2. Blazar Jets Push Closer to Cosmic Speed Limit

    Science.gov (United States)

    2005-01-01

    Astronomers using the National Science Foundation's Very Long Baseline Array (VLBA) have discovered jets of plasma blasted from the cores of distant galaxies at speeds within one-tenth of one percent of the speed of light, placing these plasma jets among the fastest objects yet seen in the Universe. "This tells us that the physical processes at the cores of these galaxies, called blazars, are extremely energetic and are capable of propelling matter very close to the absolute cosmic speed limit," said Glenn Piner of Whittier College in Whittier, California. Piner, who worked on the project with student Dipesh Bhattari, also of Whittier College, Philip Edwards of the Japan Aerospace Exploration Agency, and Dayton Jones of NASA's Jet Propulsion Laboratory, presented their findings to the American Astronomical Society's meeting in San Diego, California. According to Einstein's Special Theory of Relativity, no object with mass can be accelerated to the speed of light. To get even close to the speed of light requires enormous amounts of energy. "For example, to accelerate a bowling ball to the speed newly measured in these blazars would require all the energy produced in the world for an entire week," Piner said, "and the blobs of plasma in these jets are at least as massive as a large planet". Blazars are active galactic nuclei -- energetic regions surrounding massive black holes at the centers of galaxies. Material being drawn into the black hole forms a spinning disk called an accretion disk. Powerful jets of charged particles are ejected at high speeds along the poles of accretion disks. When these jets happen to be aimed nearly toward the Earth, the objects are called blazars. Taking advantage of the extremely sharp radio "vision" of the continent-wide VLBA, the scientists tracked individual features in the jets of three blazars at distances from Earth ranging from 7.3 to 9 billion light-years. A Boston University team led by Svetlana Jorstad earlier had identified

  3. On the soft X-ray spectra of $\\gamma$-loud blazars

    CERN Document Server

    Comastri, A; Ghisellini, G; Molendi, S

    1996-01-01

    ROSAT observations of a large sample of bright gamma-ray (E > 100 MeV) blazars are presented. Results of a detailed spectral analysis in the soft energy distribution with particular emphasis on the relation between X-ray and gamma-ray properties. A significant anti-correlation between X-ray and gamma-ray spectral shapes of flat radio spectrum quasars (FSRQ) and BL Lacs has been discovered. A different shape in the overall energy distributions from radio to gamma-ray energies between FSRQ and BL Lacs is also implied by the correlation of their broad-band spectral indices $\\alpha_{ro}$ and $\\alpha_{x emission and the hard X-ray to gamma-ray emission originate from the same electron population, via, respectively, the synchrotron process and the inverse Compton mechanism. We suggest that a key parameter for understanding the overall energy distributions of both classes of objects is the energy at which the synchrotron emission peaks in a $\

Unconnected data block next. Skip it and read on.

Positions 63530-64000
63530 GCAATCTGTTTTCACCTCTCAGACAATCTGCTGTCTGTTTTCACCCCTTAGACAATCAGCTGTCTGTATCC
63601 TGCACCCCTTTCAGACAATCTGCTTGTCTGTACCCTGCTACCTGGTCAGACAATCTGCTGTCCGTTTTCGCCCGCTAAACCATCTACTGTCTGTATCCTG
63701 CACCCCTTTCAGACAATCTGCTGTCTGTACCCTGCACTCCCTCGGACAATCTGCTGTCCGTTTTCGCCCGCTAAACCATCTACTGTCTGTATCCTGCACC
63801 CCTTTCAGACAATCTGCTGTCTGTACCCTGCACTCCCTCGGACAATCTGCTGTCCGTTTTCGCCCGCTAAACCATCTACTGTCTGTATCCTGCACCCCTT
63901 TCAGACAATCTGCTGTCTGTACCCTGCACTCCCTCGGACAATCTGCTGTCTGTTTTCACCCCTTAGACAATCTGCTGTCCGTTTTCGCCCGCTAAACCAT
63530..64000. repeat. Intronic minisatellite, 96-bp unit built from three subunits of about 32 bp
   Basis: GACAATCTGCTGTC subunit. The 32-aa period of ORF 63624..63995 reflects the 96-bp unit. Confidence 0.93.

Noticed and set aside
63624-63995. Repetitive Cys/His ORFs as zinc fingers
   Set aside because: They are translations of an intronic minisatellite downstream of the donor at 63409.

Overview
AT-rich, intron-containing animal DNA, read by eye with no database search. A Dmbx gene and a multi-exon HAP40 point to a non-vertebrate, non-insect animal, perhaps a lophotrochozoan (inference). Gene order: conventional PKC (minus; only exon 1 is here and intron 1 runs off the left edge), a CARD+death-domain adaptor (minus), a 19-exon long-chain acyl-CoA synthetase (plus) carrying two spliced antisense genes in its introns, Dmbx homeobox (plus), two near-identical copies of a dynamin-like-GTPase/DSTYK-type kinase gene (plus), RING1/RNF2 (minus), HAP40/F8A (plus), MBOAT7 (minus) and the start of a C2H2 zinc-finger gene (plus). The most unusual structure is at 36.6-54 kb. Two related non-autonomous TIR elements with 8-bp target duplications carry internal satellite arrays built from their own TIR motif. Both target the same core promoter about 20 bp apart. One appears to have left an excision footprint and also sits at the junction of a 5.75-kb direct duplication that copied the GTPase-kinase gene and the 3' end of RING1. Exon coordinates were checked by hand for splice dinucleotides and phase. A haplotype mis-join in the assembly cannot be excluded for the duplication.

4. Resolving the Extragalactic Background Light with gamma-ray spectra from distant blazars

    CERN Document Server

    Aharonian, F; Bazer-Bachi, A R; Beilicke, M; Benbow, W; Berge, D; Bernlöhr, K; Boisson, C; Bolz, O; Borrel, V; Braun, I; Breitling, F; Brown, A M; Chadwick, P M; Chounet, L M; Cornils, R; Costamante, L; Degrange, B; Dickinson, H J; Djannati-Ata, A; O'Connor-Drury, L; Dubus, G; Emmanoulopoulos, D; Espigat, P; Feinstein, F; Fontaine, G; Fuchs, Y; Funk, S; Gallant, Y A; Giebels, B; Gillessen, S; Glicenstein, J F; Goret, P; Hadjichristidis, C; Hauser, D; Hauser, M; Heinzelmann, G; Henri, G; Hermann, G; Hinton, J A; Hofmann, W; Holleran, M; Horns, D; Jacholkowska, A; De Jager, O C; Khelifi, B; Klages, S; Komin, Nu; Konopelko, A; Latham, I J; Le Gallou, R; Lemiere, A; Lemoine-Goumard, M; Leroy, N; Lohse, T; Martin, J M; Martineau--, O; Huynh; Marcowith, A; Masterson, C; McComb, T J L; De Naurois, Mathieu; Nolan, S J; Noutsos, A; Orford, K J; Osborne, J L; Ouchrif, M; Panter, M; Pelletier, G; Pita, S; Pühlhofer, G; Punch, M; Raubenheimer, B C; Raue, M; Raux, J; Rayner, S M; Reimer, A; Reimer, O; Ripken, J; Rob, L; Rolland, L; Rowell, G; Sahakian, V V; Sauge, L; Schlenker, S; Schlickeiser, R; Schuster, C; Schwanke, U; Siewert, M; Sol, H; Spangler, D; Steenkamp, R; Stegmann, C; Tavernet, J P; Terrier, R; Theoret, C G; Tluczykont, M; Van Eldik, C; Vasileiadis, G; Venter, C; Vincent, P; Völk, H J; Wagner, S J

    2006-01-01

    The diffuse Extragalactic Background Light (EBL) contains unique information about the epochs of formation and the history of evolution of galaxies. Unfortunately, direct measurements are subject to large systematic uncertainties due to the difficulties in the accurate model-based subtraction of the bright foregrounds. An alternative approach is based on the detection and identification of EBL absorption features in high-energy spectra of objects of known redshift. Here we exploit this method on the blazars H 2356-309 (z=0.165) and 1ES 1101-232 (z=0.186), newly discovered at TeV energies by the H.E.S.S. Collaboration. They are the most distant sources with measured spectra known so far at these energies. Their hard spectra provide the most stringent upper limit to date on the EBL in the Opt--NIR band, which appears significantly lower than expected from the current "direct" estimates and very close to the absolute lower limit represented by the integrated light of resolved galaxies. In addition to important c...